Anansi the Spider: A tale from the Ashanti by Gerald McDermott

Anansi the Spider: A tale from the Ashanti by Gerald McDermott

anansi

Publishing: Holt, Rhinehart and Winston, New York, 1972

Awards: 1973 Caldecott Honor

Description: Anansi the spider has six sons that are all good sons. They all have to come to his aid and rescue him when he gets into trouble, so when he finds a prize-a great globe of light-he is not sure which son should be rewarded. He gives it to the god of all things, Nyame, and when she sees them arguing over it, she puts it in the sky. It is still there-the moon. The illustrations are bold and geometric, almost tribal.

Programming: Have students point out Ghana on the map. Do a little bit of outside research about the Ashanti people and how they live before reading the story. Read other folktales, especially those that explain why something is the way it is, such as Why Mosquitos Buzz in People’s Ears. Compare and contrast the tales.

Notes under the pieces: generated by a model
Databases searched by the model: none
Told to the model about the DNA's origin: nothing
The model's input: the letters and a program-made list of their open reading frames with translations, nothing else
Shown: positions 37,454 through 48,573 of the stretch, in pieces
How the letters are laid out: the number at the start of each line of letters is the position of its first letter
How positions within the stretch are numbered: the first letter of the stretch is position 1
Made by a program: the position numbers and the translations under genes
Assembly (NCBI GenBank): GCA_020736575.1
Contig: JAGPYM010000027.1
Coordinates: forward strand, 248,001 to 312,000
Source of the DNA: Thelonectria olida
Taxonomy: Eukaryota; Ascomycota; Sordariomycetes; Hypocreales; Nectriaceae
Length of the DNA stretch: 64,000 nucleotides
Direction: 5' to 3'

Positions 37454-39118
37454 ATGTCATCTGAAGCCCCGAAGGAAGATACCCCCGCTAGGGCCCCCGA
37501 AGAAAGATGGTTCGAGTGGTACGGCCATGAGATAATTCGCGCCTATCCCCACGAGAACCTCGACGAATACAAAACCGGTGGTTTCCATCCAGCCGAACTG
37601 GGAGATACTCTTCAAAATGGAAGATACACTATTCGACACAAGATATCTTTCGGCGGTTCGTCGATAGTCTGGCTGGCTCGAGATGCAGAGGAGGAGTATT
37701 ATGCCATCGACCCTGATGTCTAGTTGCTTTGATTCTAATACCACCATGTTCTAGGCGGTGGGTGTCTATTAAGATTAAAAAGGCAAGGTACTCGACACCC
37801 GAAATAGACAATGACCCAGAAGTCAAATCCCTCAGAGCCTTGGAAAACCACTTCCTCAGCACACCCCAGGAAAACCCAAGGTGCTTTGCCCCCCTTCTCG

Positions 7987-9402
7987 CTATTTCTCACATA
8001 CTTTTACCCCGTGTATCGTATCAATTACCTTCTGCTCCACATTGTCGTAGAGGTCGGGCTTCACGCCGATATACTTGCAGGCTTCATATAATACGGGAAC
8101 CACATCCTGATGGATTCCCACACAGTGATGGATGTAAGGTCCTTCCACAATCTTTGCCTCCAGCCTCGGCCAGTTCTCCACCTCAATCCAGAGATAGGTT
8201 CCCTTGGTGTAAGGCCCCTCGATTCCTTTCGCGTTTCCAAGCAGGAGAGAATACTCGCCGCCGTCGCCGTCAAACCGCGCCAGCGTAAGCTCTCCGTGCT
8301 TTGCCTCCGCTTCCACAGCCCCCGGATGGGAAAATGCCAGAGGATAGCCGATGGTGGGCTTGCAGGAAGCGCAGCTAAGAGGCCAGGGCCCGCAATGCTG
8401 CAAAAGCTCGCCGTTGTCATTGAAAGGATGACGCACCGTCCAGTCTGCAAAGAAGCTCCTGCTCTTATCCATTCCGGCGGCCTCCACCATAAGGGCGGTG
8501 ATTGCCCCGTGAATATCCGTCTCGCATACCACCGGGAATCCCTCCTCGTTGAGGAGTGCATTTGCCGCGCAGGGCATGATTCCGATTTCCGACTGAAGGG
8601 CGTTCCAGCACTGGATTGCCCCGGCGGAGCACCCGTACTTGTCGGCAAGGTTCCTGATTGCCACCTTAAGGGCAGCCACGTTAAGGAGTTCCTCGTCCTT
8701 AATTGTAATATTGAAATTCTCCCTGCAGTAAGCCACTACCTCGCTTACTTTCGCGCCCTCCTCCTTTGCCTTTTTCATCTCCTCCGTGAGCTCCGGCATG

Arrow to the Sun: a Pueblo Indian Tale by Gerald McDermott

Arrow to the Sun: a Pueblo Indian Tale by Gerald McDermott

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Publishing: Viking, New York, 1974

Awards: 1975 Caldecott Winner

Description: This Indian folk tale tells the story of a boy who was born of a maiden and the Lord of the Sun. The boy is rejected by the other boys in the pueblo and goes to search for his father. The arrow maker makes the boy into a special arrow and shoots him to the sun where he must go through four trials to prove he is the Lord of the Sun’s child.

Programming: Because there are several other Caldecott list titles about Native American culture, students might compare and contrast this tale with the others. They might also talk about the typical elements of  a folk tale that are found in this story, such as a quest and a hero. Crafts might include some sort of indian art or home-made bows and arrows.